SHOULD WE FEAR DEATH? EPICUREAN AND
Russell Blackford, Ph.D.
Most of us fear death, to a greater or lesser extent, though
some philosophers believe that we would do well to accept it
and to fear any prospect of immortality. Bernard Williams, in
particular, has argued that we would eventually suffer unbear-
able boredom, and come to welcome death, if we had the abil-
ity to live for hundreds of years (p8998).  Though we
might die earlier than we would like, he suggests, the fact that
we all die is actually a good thing. Many others have argued,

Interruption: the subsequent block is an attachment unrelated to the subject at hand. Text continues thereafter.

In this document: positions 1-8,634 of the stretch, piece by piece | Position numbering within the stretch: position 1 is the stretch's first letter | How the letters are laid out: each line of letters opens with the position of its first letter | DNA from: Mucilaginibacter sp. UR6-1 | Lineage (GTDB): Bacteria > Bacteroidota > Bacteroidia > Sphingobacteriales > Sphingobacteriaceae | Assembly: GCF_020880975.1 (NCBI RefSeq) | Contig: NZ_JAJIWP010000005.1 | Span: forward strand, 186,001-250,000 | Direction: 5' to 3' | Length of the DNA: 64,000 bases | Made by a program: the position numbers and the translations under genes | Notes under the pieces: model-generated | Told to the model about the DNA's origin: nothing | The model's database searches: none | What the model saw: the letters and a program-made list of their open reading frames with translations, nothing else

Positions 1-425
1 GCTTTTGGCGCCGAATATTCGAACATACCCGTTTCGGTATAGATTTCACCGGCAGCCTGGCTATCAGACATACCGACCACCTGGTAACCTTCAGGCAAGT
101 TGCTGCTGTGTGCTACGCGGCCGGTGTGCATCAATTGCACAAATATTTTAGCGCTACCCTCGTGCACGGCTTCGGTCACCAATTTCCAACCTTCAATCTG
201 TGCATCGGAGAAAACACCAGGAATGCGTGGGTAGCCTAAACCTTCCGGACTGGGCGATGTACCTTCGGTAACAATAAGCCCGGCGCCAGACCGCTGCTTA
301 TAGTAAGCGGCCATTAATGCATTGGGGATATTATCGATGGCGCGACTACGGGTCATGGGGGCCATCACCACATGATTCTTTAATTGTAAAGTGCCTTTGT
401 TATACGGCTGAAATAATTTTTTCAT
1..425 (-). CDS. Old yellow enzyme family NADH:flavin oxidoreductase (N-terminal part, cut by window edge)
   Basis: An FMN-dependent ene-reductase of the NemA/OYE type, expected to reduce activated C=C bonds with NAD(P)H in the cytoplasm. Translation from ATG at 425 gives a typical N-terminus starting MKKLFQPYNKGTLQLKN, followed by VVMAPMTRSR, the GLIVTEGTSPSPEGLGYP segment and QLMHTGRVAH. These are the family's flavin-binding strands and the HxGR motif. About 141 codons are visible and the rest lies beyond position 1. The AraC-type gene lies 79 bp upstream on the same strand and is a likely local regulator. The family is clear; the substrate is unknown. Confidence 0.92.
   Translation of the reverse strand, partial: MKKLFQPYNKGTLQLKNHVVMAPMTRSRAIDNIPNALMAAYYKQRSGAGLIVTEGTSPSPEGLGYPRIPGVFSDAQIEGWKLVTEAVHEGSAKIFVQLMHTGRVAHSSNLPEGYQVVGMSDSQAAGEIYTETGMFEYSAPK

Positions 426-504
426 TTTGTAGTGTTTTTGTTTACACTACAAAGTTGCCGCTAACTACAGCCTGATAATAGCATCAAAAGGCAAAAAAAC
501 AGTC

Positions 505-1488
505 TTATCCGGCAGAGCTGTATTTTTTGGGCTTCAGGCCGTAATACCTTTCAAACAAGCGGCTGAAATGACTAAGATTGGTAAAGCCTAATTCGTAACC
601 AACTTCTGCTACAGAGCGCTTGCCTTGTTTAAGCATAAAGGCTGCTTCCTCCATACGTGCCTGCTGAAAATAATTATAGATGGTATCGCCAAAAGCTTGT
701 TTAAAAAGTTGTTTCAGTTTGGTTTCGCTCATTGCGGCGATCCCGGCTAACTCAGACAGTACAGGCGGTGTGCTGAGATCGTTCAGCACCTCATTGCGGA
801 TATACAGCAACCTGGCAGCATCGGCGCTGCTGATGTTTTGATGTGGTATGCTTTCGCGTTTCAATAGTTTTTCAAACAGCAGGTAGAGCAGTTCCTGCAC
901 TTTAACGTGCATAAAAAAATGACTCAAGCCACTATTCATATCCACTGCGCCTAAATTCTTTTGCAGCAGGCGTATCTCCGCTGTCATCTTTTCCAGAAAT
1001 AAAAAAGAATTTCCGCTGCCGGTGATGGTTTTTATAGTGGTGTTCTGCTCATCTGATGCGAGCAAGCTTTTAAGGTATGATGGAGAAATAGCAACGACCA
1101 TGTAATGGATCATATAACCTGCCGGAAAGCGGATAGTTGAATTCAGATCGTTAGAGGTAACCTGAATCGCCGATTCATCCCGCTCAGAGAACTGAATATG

ever since antiquity, that death is at least not something to be
In this essay, I argue that it is rational to be attached to life
and live as long as we can, though not to fear death with the
intensity, or nagging anxiety, that human beings often do.
Furthermore, our reasons for being attached to life are also
reasons why we should want to live indefinitely.
In the ancient world, the first philosophical attacks were made
on the rationality of fearing death, based on the assumption
that there is no afterlife and that death extinguishes all sensa-
tion, thought, and awareness. Separate issues arise, if we have
religious grounds to believe that there is an afterlife of eternal
bliss or punishment. I will set those aside and consider the fear
of death and our attachment to life purely from a secular phil-